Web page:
Publications about 'synchronization' |
Articles in journal or book chapters |
This paper presents a condition which guarantees spatial uniformity for the asymptotic behavior of the solutions of a reaction diffusion partial differential equation (PDE) with Neumann boundary conditions in one dimension, using the Jacobian matrix of the reaction term and the first Dirichlet eigenvalue of the Laplacian operator on the given spatial domain. The estimates are based on logarithmic norms in non-Hilbert spaces, which allow, in particular for a class of examples of interest in biology, tighter estimates than other previously proposed methods. |
Synthetic constructs in biotechnology, bio-computing, and proposed gene therapy interventions are often based on plasmids or transfected circuits which implement some form of on-off (toggle or flip-flop) switch. For example, the expression of a protein used for therapeutic purposes might be triggered by the recognition of a specific combination of inducers (e.g., antigens), and memory of this event should be maintained across a cell population until a specific stimulus commands a coordinated shut-off. The robustness of such a design is hampered by molecular (intrinsic) or environmental (extrinsic) noise, which may lead to spontaneous changes of state in a subset of the population and is reflected in the bimodality of protein expression, as measured for example using flow cytometry. In this context, a majority-vote correction circuit, which brings deviant cells back into the required state, is highly desirable. To address this concrete challenge, we have developed a new theoretical design for quorum-sensing (QS) synthetic toggles. QS provides a way for cells to broadcast their states to the population as a whole so as to facilitate consensus. Our design is endowed with strong theoretical guarantees, based on monotone dynamical systems theory, of global stability and no oscillations, and which leads to robust consensus states. |
This paper gives conditions that guarantee spatial uniformity of the solutions of reaction-diffusion partial differential equations, stated in terms of the Jacobian matrix and Neumann eigenvalues of elliptic operators on the given spatial domain, and similar conditions for diffusively-coupled networks of ordinary differential equations. Also derived are numerical tests making use of linear matrix inequalities that are useful in certifying these conditions. |
Contraction theory provides an elegant way to analyze the behavior of certain nonlinear dynamical systems. In this paper, we discuss the application of contraction to synchronization of diffusively interconnected components described by nonlinear differential equations. We provide estimates of convergence of the difference in states between components, in the cases of line, complete, and star graphs, and Cartesian products of such graphs. We base our approach on contraction theory, using matrix measures derived from norms that are not induced by inner products. Such norms are the most appropriate in many applications, but proofs cannot rely upon Lyapunov-like linear matrix inequalities, and different techniques, such as the use of the Perron-Frobenious Theorem in the cases of L1 or L-infinity norms, must be introduced. |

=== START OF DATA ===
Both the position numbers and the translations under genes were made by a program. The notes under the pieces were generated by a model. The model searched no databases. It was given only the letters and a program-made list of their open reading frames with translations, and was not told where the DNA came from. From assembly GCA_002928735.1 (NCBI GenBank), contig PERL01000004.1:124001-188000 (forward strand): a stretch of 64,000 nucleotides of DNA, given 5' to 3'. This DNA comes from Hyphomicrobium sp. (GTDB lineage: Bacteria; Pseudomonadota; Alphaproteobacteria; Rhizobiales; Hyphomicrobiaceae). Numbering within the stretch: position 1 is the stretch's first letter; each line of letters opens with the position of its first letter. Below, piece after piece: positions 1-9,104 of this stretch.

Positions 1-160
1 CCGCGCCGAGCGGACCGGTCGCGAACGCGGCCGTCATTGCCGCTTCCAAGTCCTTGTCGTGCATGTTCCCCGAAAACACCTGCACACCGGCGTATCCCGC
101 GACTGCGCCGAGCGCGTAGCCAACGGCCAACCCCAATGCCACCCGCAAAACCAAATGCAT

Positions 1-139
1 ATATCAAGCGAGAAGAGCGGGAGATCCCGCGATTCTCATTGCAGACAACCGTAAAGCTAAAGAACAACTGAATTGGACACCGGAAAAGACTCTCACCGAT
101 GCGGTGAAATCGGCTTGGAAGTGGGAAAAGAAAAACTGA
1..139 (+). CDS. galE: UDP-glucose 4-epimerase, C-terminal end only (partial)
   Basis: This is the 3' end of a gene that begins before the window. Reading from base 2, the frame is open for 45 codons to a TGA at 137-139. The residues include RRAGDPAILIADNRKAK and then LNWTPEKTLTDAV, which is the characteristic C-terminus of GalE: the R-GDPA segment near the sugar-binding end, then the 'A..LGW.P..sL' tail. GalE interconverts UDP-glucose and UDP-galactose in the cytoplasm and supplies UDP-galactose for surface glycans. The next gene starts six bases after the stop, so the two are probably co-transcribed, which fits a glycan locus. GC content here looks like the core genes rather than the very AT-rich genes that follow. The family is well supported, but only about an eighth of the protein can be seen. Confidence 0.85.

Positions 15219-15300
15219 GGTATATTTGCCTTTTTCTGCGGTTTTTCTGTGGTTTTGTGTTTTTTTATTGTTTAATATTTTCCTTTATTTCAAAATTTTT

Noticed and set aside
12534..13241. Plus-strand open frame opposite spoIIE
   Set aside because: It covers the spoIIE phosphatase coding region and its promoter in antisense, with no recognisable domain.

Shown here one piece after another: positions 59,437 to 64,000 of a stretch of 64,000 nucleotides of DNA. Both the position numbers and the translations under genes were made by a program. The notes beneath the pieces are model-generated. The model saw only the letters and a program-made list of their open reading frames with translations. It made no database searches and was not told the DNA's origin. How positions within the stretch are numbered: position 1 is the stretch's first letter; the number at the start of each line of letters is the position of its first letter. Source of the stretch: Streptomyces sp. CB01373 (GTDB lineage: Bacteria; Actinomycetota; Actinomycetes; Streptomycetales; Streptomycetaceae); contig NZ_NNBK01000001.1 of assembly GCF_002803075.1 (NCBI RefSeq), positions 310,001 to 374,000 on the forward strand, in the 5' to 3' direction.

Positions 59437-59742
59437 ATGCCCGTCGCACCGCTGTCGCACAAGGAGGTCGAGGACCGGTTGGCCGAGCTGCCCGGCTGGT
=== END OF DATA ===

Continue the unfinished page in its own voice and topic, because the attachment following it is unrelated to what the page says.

This paper proves that ordinary differential equation systems that are contractive with respect to $L^p$ norms remain so when diffusion is added. Thus, diffusive instabilities, in the sense of the Turing phenomenon, cannot arise for such systems, and in fact any two solutions converge exponentially to each other. The key tools are semi-inner products and logarithmic Lipschitz constants in Banach spaces. An example from biochemistry is discussed, which shows the necessity of considering non-Hilbert spaces. An analogous result for graph-defined interconnections of systems defined by ordinary differential equations is given as well. |
This paper studies networks of components, and shows that a contraction property on the interconnection matrix, coupled with contractivity of the individual component subsystems, suffices to insure contractivity of the overall system. |
Synthetic biology efforts have largely focused on small engineered gene networks, yet understanding how to integrate multiple synthetic modules and interface them with endogenous pathways remains a challenge. Here we present the design, system integration, and analysis of several large scale synthetic gene circuits for artificial tissue homeostasis. Diabetes therapy represents a possible application for engineered homeostasis, where genetically programmed stem cells maintain a steady population of beta-cells despite continuous turnover. We develop a new iterative process that incorporates modular design principles with hierarchical performance optimization targeted for environments with uncertainty and incomplete information. We employ theoretical analysis and computational simulations of multicellular reaction/diffusion models to design and understand system behavior, and find that certain features often associated with robustness (e.g., multicellular synchronization and noise attenuation) are actually detrimental for tissue homeostasis. We overcome these problems by engineering a new class of genetic modules for 'synthetic cellular heterogeneity' that function to generate beneficial population diversity. We design two such modules (an asynchronous genetic oscillator and a signaling throttle mechanism), demonstrate their capacity for enhancing robust control, and provide guidance for experimental implementation with various computational techniques. We found that designing modules for synthetic heterogeneity can be complex, and in general requires a framework for non-linear and multifactorial analysis. Consequently, we adapt a 'phenotypic sensitivity analysis' method to determine how functional module behaviors combine to achieve optimal system performance. We ultimately combine this analysis with Bayesian network inference to extract critical, causal relationships between a module's biochemical rate-constants, its high level functional behavior in isolation, and its impact on overall system performance once integrated. |